I failed my first attempt at the Cisco CCNA exam back in 2001. I’d studied for weeks but deep down knew I still wasn’t ready. I had a go anyway and got caught out by several subnetting questions. I felt angry and disappointed, but I had new found determination to pass the next time.
Since that day, I’ve taken around 15 IT exams (and failed a few), but I still get nervous. That’s despite the fact that I’ve been teaching for years, worked for Cisco systems, and written several Cisco manuals. There is a lot of psychological stuff happening when we take an exam, but we don’t have the space to go into it here. I just want to focus on actions to take in the event you are not successful.
There can be several reasons for failing an exam. I’ve taken exams before, and the simulator crashed so I couldn’t progress. I’ve taken exams and been asked several questions which were clearly outside the official syllabus. In these instances, you can often lodge a complaint and get a voucher to take the exam again.
Rather than turn this post into one about exam tips, I’ll cover the aftermath of failure.
It isn’t a pleasant feeling. You usually get a look of sympathy from the proctor who hands you your exam score with ”FAIL” stamped on it. Don’t take it personally; around 50% of students fail their exams and even a dual CCIE who has done a lot of work for me failed his CCNA five times in a row!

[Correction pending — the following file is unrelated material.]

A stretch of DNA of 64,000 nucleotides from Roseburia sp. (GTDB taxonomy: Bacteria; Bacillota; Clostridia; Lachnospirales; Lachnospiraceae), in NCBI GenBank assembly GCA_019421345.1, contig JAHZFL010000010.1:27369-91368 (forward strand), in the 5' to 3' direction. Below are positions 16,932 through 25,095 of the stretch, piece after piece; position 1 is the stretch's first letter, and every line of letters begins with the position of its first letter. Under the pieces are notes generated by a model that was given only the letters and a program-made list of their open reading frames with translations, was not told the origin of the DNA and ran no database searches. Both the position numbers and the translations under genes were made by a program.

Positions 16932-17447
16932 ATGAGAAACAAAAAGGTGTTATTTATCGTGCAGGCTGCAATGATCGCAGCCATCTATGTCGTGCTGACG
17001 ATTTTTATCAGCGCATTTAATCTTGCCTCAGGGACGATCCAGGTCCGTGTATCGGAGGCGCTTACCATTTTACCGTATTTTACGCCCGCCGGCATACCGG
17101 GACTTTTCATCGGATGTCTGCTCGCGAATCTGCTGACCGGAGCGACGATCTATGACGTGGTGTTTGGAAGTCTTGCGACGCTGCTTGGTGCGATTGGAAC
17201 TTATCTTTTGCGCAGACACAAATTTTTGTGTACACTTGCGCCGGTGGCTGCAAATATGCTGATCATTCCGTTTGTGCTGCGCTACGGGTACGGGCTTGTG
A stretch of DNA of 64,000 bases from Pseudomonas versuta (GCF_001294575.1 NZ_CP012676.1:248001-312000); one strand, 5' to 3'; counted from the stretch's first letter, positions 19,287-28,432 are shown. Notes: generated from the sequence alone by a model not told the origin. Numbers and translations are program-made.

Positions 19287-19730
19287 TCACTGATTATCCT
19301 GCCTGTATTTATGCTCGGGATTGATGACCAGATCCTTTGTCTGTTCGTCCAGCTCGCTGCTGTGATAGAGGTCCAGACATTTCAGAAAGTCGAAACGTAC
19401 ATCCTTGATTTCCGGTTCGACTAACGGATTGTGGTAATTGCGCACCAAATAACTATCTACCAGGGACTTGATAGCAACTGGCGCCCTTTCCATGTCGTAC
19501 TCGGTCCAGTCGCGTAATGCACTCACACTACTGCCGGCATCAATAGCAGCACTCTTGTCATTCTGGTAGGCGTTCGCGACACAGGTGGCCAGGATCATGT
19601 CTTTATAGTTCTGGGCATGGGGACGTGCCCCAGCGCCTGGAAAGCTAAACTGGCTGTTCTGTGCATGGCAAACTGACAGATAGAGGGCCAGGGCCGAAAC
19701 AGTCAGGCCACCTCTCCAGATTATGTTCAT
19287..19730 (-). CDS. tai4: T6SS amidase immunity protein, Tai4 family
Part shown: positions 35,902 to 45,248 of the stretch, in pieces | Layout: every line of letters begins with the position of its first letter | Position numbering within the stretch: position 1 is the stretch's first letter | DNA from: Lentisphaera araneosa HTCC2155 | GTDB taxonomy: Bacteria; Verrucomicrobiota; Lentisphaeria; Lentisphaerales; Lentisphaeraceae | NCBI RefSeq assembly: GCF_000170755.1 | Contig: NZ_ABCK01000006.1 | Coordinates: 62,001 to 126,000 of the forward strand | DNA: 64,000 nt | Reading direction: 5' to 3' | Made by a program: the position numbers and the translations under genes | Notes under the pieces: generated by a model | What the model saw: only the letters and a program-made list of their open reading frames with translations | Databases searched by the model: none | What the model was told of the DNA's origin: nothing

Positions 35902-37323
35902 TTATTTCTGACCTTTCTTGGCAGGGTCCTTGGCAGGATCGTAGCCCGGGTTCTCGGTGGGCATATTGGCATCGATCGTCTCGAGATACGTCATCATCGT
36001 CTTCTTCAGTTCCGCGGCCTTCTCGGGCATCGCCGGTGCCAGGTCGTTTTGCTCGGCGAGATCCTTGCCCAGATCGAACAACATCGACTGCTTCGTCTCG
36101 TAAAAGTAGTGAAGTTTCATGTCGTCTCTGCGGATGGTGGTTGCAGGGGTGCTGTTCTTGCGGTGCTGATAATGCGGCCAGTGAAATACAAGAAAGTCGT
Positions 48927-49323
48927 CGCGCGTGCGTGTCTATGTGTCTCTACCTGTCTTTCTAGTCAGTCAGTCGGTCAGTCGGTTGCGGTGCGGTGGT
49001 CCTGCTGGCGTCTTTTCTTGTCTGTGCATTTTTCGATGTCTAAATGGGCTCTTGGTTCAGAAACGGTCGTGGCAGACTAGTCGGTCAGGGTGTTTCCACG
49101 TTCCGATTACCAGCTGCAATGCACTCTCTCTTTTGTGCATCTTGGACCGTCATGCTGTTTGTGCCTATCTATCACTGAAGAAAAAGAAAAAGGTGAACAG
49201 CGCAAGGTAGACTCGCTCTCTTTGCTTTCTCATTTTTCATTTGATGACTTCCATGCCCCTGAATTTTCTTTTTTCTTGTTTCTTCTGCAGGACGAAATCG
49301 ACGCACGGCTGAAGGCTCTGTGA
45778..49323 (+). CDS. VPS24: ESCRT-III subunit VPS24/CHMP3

First thing is don’t beat yourself up. Just attempting the exam puts you in the category of a high achiever. During my 12 years of teaching, I’ve found 90% of students who start out never even take the exam. They just quit. Most exam failures fall into the categories of lack of preparation and poor performance due to anxiety, which seems somehow to suck the knowledge out of your head so you forget even the most basic of facts.
After every exam, I recommend you write down the subjects you were tested on. Did you really understand them in the detail necessary? Write down what it was about the questions which confused you. Did you understand how the technology worked or did you fall down when you had to actually apply it to a live network?
A large amount of exam preparation is taking practice exams. I’m not sure why, but stuff doesn’t seem to really sink in until you start answering exam questions. It seems to cement in the knowledge.
Armed with your weak areas, you can write up a study plan and book a date to retake the exam. Do not work on your strong areas. If you easily answered questions on subnetting, then why keep drilling it? The key is to work on your weak areas until they are your strong ones.
When it comes to nerves, I recommend a few things. If you are really suffering from anxiety, then get off the caffeine for a while. It can fray your nerves with long term use. Try some herbal teas – or consider Saint John's Wort, a herbal remedy for helping with anxiety.
If you are really worrying about your exam, then consider hypnotherapy to find out where the worry is all coming from. It’s normal to feel nervous, but when it begins to affect your performance, it is something which needs to be address.
Also, remember that it’s just an exam. You will still have your health, family, and job after it. The exam is just there to test your knowledge.